In Chapter 2 Digital Community Digital Citizenship (2010), Jason Ohler referenced three communities: digital, local, and global. Educators and parents need to help children prepare and engage in these communities. In the past educators only had to worry about preparing students for their local community making sure they were good citizens and well rounded individuals, citizens that someone would want to be neighbors with or could be hired locally. But now our lives reach so much further. So at what age should students be learning about these different communities and how to be a good digital citizen, in Kindergarten, middle school, or high school.
With keeping the three communities in mind it will be important for educators and parents to help children find their way through the communities. It can be difficult for adults to manage and interact in the communities, so how can we expect children to know how to behave and know appropriate things to do in these communities. If kids are digital natives and they grow up using technology day in and day out, we need to make sure they know how to navigate the communities that they will encounter as a result of the technology. In my district we have technology teachers who come into classrooms to model technology lesson plans for teachers and students. The tech teacher at my school came into my classroom to do a digital citizenship lesson for my students, a requirement if I wanted my students to be able to use Googledocs in the classroom. The tech teacher asked my students if they had ever experienced online bullying or inappropriate behavior online. One of my students raised his hand and then told us all about how he plays Call of Duty on his PlayStation and he can play with other people online. The game system is connected to the Internet and he wears headphones with a microphone, so he can interact with his team members. He continued to tell us that one time when he accidently killed the wrong guy in the game one of the guys on his team swore at him using the “F” word and called him stupid. I was shocked; my first thought is why is a third grade student playing video games with people he doesn’t know online? Then of course I was wondering why is my student playing that game at all? According to Ohler (2010), there is a need to teach students about strangers in the digital world. Students need to understand that not all strangers mean danger. Many of the people we may communicate with may be strangers, but that does not mean we can’t learn and interact with each other. Educators and parents will need to help their children navigate their child’s digital worlds, it’s great that we live in a world where we can be more connected without actually being in the same town, state, or country. But children don’t grow up knowing how to appropriately use and communicate through these communities. Those skills need to be taught and modeled.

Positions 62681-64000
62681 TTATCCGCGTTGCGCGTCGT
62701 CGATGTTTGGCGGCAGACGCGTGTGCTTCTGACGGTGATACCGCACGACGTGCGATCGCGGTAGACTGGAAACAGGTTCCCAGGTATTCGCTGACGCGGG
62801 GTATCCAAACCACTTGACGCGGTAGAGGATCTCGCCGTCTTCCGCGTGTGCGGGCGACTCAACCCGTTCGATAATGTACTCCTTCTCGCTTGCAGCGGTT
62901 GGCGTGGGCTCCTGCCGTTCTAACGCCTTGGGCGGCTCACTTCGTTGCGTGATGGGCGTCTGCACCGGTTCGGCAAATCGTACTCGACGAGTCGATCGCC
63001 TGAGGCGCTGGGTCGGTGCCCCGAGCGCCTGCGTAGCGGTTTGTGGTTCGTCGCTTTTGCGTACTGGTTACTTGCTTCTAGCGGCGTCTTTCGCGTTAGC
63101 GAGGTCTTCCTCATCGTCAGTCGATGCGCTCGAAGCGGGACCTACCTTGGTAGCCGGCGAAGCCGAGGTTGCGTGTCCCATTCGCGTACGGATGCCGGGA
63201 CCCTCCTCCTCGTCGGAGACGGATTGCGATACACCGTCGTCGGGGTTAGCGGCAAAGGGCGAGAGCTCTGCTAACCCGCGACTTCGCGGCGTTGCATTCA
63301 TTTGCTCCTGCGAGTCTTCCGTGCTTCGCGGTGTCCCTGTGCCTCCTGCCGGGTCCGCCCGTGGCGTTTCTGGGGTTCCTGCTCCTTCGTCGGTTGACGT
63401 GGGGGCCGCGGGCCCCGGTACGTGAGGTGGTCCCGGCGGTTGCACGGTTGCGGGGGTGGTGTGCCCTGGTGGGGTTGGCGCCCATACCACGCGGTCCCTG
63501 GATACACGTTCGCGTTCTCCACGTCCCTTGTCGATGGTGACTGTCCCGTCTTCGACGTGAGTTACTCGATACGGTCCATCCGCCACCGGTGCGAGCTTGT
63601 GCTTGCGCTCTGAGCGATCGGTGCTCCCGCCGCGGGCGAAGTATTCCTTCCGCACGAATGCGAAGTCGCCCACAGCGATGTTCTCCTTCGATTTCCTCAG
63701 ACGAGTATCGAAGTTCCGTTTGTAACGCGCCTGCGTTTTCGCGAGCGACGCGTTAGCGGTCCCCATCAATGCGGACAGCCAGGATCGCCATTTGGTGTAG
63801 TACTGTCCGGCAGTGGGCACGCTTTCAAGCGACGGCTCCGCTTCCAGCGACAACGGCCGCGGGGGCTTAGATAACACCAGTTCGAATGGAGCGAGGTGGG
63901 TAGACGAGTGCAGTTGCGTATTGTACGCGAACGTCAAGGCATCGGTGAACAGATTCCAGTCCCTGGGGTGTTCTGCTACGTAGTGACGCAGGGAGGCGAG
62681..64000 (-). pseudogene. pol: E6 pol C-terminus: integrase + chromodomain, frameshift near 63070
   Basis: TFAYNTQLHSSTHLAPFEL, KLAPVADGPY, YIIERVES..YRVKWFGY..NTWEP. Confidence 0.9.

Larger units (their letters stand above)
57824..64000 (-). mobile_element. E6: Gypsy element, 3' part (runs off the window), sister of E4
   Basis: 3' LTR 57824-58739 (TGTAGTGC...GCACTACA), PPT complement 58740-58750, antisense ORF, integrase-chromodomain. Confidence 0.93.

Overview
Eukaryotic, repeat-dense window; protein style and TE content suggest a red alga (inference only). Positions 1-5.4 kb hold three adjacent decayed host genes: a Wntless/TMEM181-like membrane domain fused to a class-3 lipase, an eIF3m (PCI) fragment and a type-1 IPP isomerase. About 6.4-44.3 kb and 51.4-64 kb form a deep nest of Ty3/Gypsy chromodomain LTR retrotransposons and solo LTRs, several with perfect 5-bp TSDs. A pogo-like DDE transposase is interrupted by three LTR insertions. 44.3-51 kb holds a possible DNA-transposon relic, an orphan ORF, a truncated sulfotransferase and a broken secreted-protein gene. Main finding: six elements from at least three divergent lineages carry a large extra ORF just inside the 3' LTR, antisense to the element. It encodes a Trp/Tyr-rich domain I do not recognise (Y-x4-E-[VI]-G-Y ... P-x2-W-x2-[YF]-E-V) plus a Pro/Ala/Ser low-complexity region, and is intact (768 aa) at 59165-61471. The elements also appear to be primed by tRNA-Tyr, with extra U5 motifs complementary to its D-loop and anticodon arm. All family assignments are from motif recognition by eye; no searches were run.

I believe in the future there will need to be a push for more education with digital citizenship and helping students learn to navigate their local, digital, and global communities, to ensure we have citizens that we would want to associate and interact with. As an educator I have decided to research ideas and ways to teach my third graders more about the importance of being a good digital citizen. In the other course I am taking this semester: Instructional Design in Technology we are required to create a unit using Grant Wiggins Understanding by Design (UbD). I have decided to create my UbD unit on the topic of Digital Citizenship, in the hopes that my students better understand their role in their local, digital and global communities.
Ohler, J. B. (2010). Digital community, digital citizen. SAGE Publications.